Guitars can be damaged by dry circumstances. A guitar humidifier will protect your Taylor while also allowing it to perform and sound its best.
We’ve all experienced the depleting affects of dry weather on our bodies. Consider a long voyage in an airline cabin, when the humidity can drop below 15%. Or the arid inside of a home that has been heated during the chilly winter months, when humidity levels can fall into the single digits. Our eyes and skin become dry, we become thirsty, and in severe situations, we may experience a headache or nosebleed.
Consider your guitar.
Proper hydration is critical for the functioning of wood products such as guitars, which have stored moisture that can be stripped by dry, thirsty air. In fact, prolonged exposure to dry environments is one of the most serious dangers to the health of a guitar. When a guitar loses moisture, the wood shrinks, compromising not only the instrument’s playability and sound, but also causing cracking and other damage.
If you notice your guitar’s action becoming low and buzzy, or if you feel your frets protruding as you go up and down the neck, you have a dry guitar. Even if you don’t see or feel these signs right now, your instrument could still be dry. Maintaining optimum humidity levels in your guitar will help you keep it in excellent playing shape. Here are some pointers on how to use a guitar humidifier.
Begin by purchasing a Digital Hygrometer.
A digital hygrometer will provide you with an exact reading of the humidity level in the location where you store your instrument, allowing you to monitor it. For an acoustic guitar, the recommended humidity range is 45-55 percent, but 40-60 percent is often fine. Use a digital unit rather than an analogue kind with a needle; digital units are significantly more accurate in our experience.
You can get one for $25-$45 from your local music store, online stores. Keep the hygrometer in your guitar case. The enclosure will give a more enclosed atmosphere, making guitar humidity regulation easier to maintain. (Think of it as a cigar humidor.) To accurately detect the humidity level of the instrument, place the hygrometer in the open section of the case rather than inside the case compartment.
Guitar Humidifier Alternatives
A guitar humidifier will protect your Taylor while also allowing it to perform and sound its best. Stringed instruments can be outfitted with a variety of accessories. Keep in mind that the purpose is to humidify the entire guitar (including the neck), therefore you should avoid enclosing it within the body with a soundhole cover, depending on the type of guitar humidifier you use.
The D’Addario Two-Way Humidification System (previously Planet Waves Humidipak) is one of the guitar humidifiers that we frequently offer because it is pre-formulated to maintain a humidity level of 45–50 percent, making it a low-maintenance solution. The guitar humidifier uses patented technology and disposable, moisture-filled packets with a breathable membrane that allows two-way humidity management, meaning it can either release or absorb moisture to stay within the 45-50 percent range.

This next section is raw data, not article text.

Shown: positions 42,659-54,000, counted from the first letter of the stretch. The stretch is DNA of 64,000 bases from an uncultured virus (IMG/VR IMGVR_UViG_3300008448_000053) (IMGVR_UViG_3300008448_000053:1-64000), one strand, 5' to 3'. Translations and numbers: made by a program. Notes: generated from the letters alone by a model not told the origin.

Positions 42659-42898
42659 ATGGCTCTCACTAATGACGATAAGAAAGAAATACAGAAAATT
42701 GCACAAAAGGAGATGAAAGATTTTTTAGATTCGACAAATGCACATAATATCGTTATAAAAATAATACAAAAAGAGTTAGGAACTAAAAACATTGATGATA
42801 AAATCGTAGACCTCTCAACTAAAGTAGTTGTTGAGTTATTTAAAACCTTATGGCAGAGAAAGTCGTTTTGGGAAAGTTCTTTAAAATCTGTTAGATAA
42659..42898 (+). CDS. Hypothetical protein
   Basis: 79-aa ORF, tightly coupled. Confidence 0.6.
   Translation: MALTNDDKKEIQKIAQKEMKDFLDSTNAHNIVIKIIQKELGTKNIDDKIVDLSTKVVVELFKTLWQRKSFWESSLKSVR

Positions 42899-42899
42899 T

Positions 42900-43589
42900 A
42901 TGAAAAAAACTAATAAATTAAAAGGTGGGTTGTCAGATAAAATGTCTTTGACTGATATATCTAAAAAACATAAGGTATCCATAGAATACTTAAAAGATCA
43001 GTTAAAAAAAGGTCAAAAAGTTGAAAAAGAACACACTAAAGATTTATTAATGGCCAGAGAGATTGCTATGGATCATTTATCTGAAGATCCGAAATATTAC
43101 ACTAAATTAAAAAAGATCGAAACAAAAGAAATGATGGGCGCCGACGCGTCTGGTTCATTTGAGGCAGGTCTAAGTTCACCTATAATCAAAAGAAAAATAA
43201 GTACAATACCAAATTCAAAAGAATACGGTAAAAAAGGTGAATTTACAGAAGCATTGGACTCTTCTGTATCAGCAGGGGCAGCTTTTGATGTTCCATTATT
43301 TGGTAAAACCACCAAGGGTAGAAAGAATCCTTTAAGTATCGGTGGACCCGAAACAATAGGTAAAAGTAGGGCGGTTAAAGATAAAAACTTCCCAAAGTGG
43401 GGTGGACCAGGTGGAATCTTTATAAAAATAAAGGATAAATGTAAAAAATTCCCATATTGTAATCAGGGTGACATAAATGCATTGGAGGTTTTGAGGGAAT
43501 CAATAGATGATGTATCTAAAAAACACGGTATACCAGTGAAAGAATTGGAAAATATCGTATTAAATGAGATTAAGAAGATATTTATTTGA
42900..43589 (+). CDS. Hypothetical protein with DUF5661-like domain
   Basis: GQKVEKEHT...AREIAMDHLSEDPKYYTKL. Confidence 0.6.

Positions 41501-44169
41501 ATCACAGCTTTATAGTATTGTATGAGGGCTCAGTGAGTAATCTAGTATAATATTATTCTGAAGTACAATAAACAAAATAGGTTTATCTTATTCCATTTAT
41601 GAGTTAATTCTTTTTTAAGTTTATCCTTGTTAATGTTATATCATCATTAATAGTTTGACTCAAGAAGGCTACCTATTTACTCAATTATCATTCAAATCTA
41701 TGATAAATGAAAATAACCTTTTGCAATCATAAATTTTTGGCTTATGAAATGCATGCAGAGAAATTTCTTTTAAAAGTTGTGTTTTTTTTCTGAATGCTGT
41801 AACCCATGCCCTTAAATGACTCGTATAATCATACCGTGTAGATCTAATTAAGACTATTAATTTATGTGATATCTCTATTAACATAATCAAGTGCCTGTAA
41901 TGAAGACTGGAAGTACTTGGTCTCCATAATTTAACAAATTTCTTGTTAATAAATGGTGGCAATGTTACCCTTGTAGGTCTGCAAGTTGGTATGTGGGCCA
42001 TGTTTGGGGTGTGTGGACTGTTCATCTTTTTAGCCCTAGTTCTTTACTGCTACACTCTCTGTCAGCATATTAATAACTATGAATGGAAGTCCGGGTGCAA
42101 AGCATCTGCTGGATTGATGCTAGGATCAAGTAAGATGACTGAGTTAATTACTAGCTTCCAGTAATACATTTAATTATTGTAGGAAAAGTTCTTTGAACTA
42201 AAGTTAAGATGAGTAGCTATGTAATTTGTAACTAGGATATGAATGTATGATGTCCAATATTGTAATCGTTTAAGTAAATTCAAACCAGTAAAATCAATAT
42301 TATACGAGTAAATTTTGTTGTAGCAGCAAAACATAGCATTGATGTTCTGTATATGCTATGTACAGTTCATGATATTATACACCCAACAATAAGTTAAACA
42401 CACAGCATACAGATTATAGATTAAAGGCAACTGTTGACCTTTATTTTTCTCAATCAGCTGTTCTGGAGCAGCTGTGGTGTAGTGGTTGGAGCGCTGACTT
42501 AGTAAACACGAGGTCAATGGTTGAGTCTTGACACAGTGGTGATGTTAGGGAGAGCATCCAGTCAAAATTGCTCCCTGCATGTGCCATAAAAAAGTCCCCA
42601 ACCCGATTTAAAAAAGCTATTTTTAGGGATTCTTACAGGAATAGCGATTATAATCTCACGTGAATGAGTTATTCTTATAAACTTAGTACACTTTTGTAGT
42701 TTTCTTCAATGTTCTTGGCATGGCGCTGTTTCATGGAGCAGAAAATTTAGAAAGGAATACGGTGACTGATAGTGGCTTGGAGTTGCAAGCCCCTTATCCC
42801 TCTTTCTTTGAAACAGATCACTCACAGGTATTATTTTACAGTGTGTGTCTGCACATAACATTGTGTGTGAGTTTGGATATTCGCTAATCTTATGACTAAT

Three packets and two pouches are included in the kit. The soundhole pouch contains two packets and is wrapped across the strings, allowing both pouch chambers to descend into the soundhole to keep the guitar body’s RH. The headstock bag, which contains the third packet, is placed beneath the headstock in the case to assist in keeping the neck and fretboard in good condition.
There are no dangerous chemicals employed; just salt and pure water are used, and only pure water vapour is permitted in and out of the packet. The packages are designed to be tear-and puncture-resistant as well as leak-proof. They should last between two and six months, depending on the climate, after which they can be discarded. When the packets become firm and the contents cannot be moved with your fingertips, it’s time for a new set.
The Oasis® Guitar Humidifier which has a watertight container with a specifically designed fabric for water vapour to pass through. The majority of the moisture in the body is trapped by the vinyl soundhole cover types, necessitating the use of a second humidifier at the headstock.
The frequency with which you re-wet a water-based humidifier after its moisture has been absorbed is determined on the season, your location, and how dry the instrument is. The only method to ensure you’re in the 45-55 percent range is to use a digital hygrometer to monitor the guitar humidity level inside the case. If you’re having difficulties reaching that range, re-wet the humidifier more frequently and consider putting a second or larger humidifier inside.
Do you require additional information regarding guitar humidifiers? Visit our contact page. Please contact us and we will gladly assist you.